They seemed like an affectionate, relaxed couple. Similar to her husband, Mary also seemed to have a lively sense of humor and a quick wit. One day John mentioned to me that when his wife had turned 40, he teased her by remarking, “I think I’ll trade you in for two 20-year old women.'”Very quick on the draw, Mary had instantly responded, “I’m sorry, John, that won’t work for you. You’re not wired for 220.”

I also learned that they had made a good living for a while as professional hunters in Africa. Mary, in fact, had grown up in Africa, a child of white European colonists in that continent. John, an avid hunter, had met her on a hunting trip. A shared interest in guns and hunting not only sparked romance and marriage, but also a profession and a life style. The started a business of leading hunting safaris for rich Americans, typically Texas oilmen who wanted to bag some African game and hang it on a wall so they could present themselves to their friends as characters from a story by Ernest Hemingway. Frequently, after their clients shot their prey and were in a jolly mood, John found it easy to sell them one of his paintings for a princely sum.

 

They loved their life as hunters and guides for rich wanna-be hunters, but it was not a life style with a good future. First, an economic downturn dried up the supply of white hunters hankering to go on safari and rich art collectors willing to pay high prices for pictures of ducks in flight. When business picked up again, they discovered that safaris for people with cameras were now more popular and more acceptable than safaris with guns. John and Mary found shooting with film quite boring compared to shooting with bullets. They had made a lot of money quickly with their safaris and art sales, but their profession and lifestyle had been expensive. Furthermore, young and heedless of the future they had spent money as quickly as they made it. They unhappily realized they had to head for the United States and seek out more pedestrian ways of making a living.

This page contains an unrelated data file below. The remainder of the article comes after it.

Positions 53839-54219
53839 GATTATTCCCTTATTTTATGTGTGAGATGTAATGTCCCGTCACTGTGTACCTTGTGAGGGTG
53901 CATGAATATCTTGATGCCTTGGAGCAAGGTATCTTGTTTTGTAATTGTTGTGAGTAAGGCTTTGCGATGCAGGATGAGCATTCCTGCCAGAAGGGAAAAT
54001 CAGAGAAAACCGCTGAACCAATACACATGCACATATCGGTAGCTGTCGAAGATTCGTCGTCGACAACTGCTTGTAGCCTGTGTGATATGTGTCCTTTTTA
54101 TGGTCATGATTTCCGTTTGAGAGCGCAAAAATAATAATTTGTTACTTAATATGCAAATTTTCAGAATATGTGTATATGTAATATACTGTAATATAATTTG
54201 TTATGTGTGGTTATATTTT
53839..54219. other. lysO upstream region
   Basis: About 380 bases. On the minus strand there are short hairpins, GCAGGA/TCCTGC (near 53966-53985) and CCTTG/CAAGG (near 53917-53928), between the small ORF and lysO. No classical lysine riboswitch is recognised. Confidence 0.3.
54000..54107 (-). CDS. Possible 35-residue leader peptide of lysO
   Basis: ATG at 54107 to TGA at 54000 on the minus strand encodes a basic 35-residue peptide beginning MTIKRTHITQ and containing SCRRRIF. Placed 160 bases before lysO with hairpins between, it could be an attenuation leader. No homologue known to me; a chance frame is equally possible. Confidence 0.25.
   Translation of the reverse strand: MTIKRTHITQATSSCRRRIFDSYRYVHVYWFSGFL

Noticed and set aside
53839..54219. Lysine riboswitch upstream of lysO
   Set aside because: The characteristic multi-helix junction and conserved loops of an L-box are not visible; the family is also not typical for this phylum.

John’s artistic talents and experience with marketing his art and hunting expeditions led him into a career in marketing and advertising. Mary’s experience with tracking and hunting had left her handy with guns, physically fit, and good at pursuing prey. She went into a career in law enforcement. When I met her she was working as a sheriff’s deputy.

They loved guns and shooting and hunting just as some people love driving fast cars, fast boats, or fast motorcycles, or flying or jumping out of airplanes, or diving in the ocean,, or pursuing other exciting toys and activities.

There is a lot of controversy about guns in our society; some people want guns mostly banned for safety issues. Other people decry hunting and shooting birds and animals. At the other extreme, there are people, such as many members of the National Rifle Association, who consider the 2nd Amendment to the Constitution as our greatest bulwark of freedom and vigorously oppose any restrictions on use and ownership of weapons.